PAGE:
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November 20, 1985 - Image 3

Resource type:
Text
Publication:
The Michigan Daily, 1985-11-20

Disclaimer: Computer generated plain text may have errors. Read more about this.

Constitutional changes approved
Students reject computer fee

By JERRY MARKON
With approximately 26 percent of
the vote counted in the Michigan
Student Assembly's special election
last night, it appeared that the student
body had strongly supported changes
in the MSA Constitution and disap-
proved of the University's controver-
sial computer fee.
According to Bruce Belcher, a
representative from Rackham who
helped count ballots, 524 of the 654
students recorded as of late last night
had approved of MSA's constitutional
changes, which will revise the assem-
bly's existing committee and

representative structure.
UNDER THE new constitutional
plan, MSA will hold two elections each
year - as compared to one in the
present system - to facilitate
training and to insure that at least
some representatives always have
assembly experience.
The assembly also received ap-
proval for increasing the number of
assembly representatives by about 25
percent, a move MSA leaders have
said will allow them to work and con-
tact their constituents more efficien-
tly.

According to Belcher, 522 out of the
759 ballots counted as of late last night
had rejected the University's fee for
increased computer services.
Although over 2000 ballots in LSA
had yet to be counted, students in
other schools and colleges had over-
whelmingly voiced support for
student input to Universityscomputer
policy, with 687 out of 767 supporting
such input.
The Board of Regents approved last
September the plan to charge studen-
ts $50 next term and $100 each term

thereafter for expanded computer
services on campus. some students,
including MSA representatives, have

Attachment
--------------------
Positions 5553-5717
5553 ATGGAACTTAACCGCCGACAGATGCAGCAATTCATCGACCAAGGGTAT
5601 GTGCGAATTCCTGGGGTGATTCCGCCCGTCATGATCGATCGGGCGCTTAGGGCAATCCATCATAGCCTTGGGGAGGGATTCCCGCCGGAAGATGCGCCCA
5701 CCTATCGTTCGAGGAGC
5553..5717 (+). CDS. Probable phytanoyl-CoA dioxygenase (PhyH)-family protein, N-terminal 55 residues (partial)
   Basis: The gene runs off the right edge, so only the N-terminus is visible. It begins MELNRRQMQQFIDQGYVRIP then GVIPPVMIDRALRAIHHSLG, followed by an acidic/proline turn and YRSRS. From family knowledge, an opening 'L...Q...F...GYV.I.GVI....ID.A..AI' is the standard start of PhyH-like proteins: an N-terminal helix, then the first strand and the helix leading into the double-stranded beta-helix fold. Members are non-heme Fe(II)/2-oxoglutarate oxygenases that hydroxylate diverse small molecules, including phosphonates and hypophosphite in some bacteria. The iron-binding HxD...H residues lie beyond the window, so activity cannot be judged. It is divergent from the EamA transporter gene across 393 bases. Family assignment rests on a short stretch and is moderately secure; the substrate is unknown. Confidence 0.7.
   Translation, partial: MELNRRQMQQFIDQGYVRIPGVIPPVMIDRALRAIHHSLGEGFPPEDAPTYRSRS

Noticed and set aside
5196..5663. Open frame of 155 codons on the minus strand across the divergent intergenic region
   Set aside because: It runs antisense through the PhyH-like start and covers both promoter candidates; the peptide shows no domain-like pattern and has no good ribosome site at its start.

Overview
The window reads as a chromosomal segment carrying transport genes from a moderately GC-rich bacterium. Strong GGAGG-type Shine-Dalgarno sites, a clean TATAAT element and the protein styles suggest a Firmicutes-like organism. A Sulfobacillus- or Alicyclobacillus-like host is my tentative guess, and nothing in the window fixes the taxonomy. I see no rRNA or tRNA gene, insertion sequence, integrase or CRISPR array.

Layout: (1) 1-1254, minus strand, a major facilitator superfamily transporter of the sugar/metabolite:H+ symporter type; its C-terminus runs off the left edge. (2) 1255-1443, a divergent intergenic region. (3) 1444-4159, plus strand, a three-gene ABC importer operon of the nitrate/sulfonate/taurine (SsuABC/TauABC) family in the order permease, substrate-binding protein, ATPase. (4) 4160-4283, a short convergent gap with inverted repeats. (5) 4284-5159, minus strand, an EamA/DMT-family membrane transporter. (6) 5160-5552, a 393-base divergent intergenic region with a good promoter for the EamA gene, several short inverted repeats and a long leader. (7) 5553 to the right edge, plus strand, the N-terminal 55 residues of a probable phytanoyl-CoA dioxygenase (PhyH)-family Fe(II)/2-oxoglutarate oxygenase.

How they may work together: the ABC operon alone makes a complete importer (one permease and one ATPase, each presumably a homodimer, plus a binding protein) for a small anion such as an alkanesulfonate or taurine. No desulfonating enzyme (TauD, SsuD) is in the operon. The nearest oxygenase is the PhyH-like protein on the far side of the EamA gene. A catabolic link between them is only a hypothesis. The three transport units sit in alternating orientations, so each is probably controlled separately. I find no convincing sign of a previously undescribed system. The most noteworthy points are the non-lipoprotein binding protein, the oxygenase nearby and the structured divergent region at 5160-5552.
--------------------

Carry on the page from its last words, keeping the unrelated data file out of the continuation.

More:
criticized the plan, saying the regent's
decision was arrived at without suf-
ficient student input.
The assembly's special election was
held in conjunction with LSA Student
Government elections yesterday and
Monday. The ballot also asked
students whether they supported the
University's computer fee, and sought
their feelings about student input in
University computer policy.

Israeli, Syrian warplanes clash in dogfight

The Michigan Daily - Wednesday, November 20, 1985 - Page 3
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(Continued from Page 1)
losses and said the Israeli planes were
driven away.
, AN ISRAELI army spokesman said
his nation's planes were intercepted
while on a routine reconnaissance
patrol over Lebanon.
"They tried to engage us," the
spokesman said, explaining why the
Israeli pilots made the decision to fire
air-to-air missiles at the Syrian
planes.
"The first that shoots wins," an

Israeli military source said. The
missiles hit their target with unerring
accuracy within seconds, he said.
Lebanese military sources, quoting
a Lebanese military report from the
Bekaa Valley air base at Rayak, said
the dogfight lasted only two minutes
and agreed it "Developed when the
Syrians tried to intercept the Israeli
jets."
MAJ. GEN. AMOS LAPIDOT, the
Israeli air force commander, said on
Israel radio that the battle began

when Soviet-built Syrian jets came
"Nearer than usual" to an Israeli
reconnaissance patrol flying over
Lebanon.
"In order to continue the battle and
not endanger our planes, we were for-
ced to stage a short battle with them
across the border," Lapidot said.
He said the Israeli F-15s were six
miles from Syria's border when the
battle began, but the Syrian fighters
had air-to-air missiles with twice that
range and could threaten Israeli

planes without leaving their own air
space.
In the last incident - on May 25
1983 - Syrian warplanes fired air-to-air
missiles at Israeli jets over Lebanon.
No hits were reported by the Israelis.
Israel television quoted Defense
Minister Yitzhak Rabin as saying
that, if the Syrians harassed recon-
naissance flights in the future, Israel
would retaliate. It said he made the
commentJewish fund raisers inLos
Angeles after the two MiGs were
downed.

HAPPENINGS
Highlight
Extra Dimensions, the last film in a series on women artists, will be
shown tonight. The series has been offered in commemoration of the
closing of the International Decade of Women. Tonight's film includes
selections from a number of writers' works. It begins at 7:30 p.m. in Aud.
B, Angell Hall.
Films
Cinema II - The Autograph, 7:30 p.m., MLB 3.
Mediatrics - Octopussy, 7:15 & 9:30 p.m., Natural Science Bldg.
Michigan Math - Soap Bubbles; Dimensions, 4 p.m., room 3201,
Angell Hall.
Michigan Theater Foundation - Koyaanisqatsi, 8 p.m., Michigan